Slowing deforestation in Indonesia follows declining oil palm expansion and lower oil prices

David L.A. Gaveau*, Bruno Locatelli, Mohammad A. Salim, Husnayaen, Timer Manurung, Adrià Descals, Arild Angelsen, Erik Meijaard, Douglas Sheil

*Corresponding author for this work

Research output: Contribution to journalArticleAcademicpeer-review

51 Citations (Scopus)


Much concern about tropical deforestation focuses on oil palm plantations, but their impacts remain poorly quantified. Using nation-wide interpretation of satellite imagery, and sample-based error calibration, we estimated the impact of large-scale (industrial) and smallholder oil palm plantations on natural old-growth (“primary”) forests from 2001 to 2019 in Indonesia, the world’s largest palm oil producer. Over nineteen years, the area mapped under oil palm doubled, reaching 16.24 Mha in 2019 (64% industrial; 36% smallholder), more than the official estimates of 14.72 Mha. The forest area declined by 11% (9.79 Mha), including 32% (3.09 Mha) ultimately converted into oil palm, and 29% (2.85 Mha) cleared and converted in the same year. Industrial plantations replaced more forest than detected smallholder plantings (2.13 Mha vs 0.72 Mha). New plantations peaked in 2009 and 2012 and declined thereafter. Expansion of industrial plantations and forest loss were correlated with palm oil prices. A price decline of 1% was associated with a 1.08% decrease in new industrial plantations and with a 0.68% decrease of forest loss. Deforestation fell below pre-2004 levels in 2017–2019 providing an opportunity to focus on sustainable management. As the price of palm oil has doubled since the start of the COVID-19 pandemic, effective regulation is key to minimising future forest conversion.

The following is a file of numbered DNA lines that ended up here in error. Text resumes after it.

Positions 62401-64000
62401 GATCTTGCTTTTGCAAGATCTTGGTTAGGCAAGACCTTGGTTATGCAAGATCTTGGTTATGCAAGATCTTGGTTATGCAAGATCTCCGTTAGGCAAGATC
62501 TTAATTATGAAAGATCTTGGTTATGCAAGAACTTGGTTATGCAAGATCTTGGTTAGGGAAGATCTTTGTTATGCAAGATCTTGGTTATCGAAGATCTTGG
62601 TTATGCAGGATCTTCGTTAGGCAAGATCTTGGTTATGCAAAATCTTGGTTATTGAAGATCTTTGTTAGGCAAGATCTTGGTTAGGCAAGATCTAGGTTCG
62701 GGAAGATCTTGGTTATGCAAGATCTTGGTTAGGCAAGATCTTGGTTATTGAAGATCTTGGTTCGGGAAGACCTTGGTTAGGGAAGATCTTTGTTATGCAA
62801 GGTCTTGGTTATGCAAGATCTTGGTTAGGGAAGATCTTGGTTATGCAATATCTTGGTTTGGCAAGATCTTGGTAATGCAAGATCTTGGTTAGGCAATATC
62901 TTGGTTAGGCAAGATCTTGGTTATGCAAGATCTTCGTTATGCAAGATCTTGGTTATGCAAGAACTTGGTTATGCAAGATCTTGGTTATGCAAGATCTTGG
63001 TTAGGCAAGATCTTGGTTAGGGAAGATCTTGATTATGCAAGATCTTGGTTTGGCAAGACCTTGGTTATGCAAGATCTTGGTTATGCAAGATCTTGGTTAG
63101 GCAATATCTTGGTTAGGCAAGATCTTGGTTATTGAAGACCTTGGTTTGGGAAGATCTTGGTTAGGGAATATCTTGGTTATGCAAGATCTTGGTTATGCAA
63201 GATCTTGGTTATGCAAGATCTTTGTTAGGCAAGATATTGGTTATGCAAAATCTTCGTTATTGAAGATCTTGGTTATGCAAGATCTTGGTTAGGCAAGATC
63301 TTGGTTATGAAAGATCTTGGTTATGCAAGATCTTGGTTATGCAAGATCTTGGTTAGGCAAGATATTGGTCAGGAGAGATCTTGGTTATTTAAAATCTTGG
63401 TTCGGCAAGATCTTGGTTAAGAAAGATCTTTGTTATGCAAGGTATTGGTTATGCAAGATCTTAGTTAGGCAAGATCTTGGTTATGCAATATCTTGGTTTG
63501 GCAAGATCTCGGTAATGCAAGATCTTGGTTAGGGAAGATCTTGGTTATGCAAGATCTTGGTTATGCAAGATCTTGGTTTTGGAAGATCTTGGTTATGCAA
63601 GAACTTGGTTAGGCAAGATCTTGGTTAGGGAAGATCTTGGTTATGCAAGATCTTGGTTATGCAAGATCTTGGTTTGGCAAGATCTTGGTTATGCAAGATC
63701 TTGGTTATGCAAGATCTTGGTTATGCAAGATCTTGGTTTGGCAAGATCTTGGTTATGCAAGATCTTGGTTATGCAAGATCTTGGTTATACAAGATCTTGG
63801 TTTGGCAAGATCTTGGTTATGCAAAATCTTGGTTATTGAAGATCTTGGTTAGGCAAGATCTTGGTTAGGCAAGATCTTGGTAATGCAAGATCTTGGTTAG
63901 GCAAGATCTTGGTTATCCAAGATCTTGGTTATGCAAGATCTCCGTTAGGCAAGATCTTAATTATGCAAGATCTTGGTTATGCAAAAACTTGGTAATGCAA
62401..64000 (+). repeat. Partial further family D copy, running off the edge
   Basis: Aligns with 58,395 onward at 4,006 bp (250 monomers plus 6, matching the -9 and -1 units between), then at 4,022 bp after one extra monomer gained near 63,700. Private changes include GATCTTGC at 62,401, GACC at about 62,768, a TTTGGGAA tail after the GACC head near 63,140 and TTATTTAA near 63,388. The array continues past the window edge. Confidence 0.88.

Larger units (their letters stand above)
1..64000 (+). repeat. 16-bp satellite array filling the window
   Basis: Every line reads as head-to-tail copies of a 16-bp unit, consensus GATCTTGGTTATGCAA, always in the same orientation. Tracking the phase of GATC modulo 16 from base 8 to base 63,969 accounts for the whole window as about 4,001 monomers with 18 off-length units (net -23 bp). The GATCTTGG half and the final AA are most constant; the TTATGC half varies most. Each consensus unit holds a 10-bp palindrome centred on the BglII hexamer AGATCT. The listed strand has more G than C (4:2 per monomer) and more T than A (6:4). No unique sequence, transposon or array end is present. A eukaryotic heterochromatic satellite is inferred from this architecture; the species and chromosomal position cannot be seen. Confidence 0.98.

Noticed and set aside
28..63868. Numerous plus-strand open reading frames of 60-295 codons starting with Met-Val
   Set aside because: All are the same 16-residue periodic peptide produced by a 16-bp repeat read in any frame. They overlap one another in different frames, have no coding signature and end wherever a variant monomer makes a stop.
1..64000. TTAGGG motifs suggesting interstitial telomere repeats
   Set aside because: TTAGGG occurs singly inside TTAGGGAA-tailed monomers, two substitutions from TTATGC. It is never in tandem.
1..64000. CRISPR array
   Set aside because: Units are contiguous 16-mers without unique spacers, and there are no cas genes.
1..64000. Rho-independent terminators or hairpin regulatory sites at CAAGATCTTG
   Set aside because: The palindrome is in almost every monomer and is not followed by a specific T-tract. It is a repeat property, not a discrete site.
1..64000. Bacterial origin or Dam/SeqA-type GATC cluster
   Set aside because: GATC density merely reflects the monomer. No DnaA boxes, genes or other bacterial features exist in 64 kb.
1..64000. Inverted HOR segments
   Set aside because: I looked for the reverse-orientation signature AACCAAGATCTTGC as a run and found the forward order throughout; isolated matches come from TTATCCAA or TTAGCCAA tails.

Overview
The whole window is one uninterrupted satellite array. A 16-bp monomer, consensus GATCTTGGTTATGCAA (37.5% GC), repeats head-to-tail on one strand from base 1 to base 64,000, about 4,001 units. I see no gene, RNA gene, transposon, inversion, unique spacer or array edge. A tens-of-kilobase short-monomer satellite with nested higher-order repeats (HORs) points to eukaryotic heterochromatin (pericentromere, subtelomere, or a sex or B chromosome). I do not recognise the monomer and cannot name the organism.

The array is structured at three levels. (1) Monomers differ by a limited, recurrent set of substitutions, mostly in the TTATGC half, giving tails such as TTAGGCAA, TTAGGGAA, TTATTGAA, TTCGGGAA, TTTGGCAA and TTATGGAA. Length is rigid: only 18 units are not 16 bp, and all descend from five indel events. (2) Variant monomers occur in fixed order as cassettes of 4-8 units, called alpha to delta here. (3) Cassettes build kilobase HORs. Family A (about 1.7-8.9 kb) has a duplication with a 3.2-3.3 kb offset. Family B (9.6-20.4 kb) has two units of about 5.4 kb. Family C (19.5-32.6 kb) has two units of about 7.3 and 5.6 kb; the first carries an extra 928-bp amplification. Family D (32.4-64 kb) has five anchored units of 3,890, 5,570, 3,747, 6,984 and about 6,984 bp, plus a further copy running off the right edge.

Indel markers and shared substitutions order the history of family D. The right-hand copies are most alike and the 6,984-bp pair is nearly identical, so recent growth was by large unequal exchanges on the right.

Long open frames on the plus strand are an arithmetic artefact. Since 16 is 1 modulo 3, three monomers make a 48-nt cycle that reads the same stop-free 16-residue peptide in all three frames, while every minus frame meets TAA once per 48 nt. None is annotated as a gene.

Original languageEnglish
Article numbere0266178
JournalPLoS ONE
Issue number3 March
Publication statusPublished - Mar 2022


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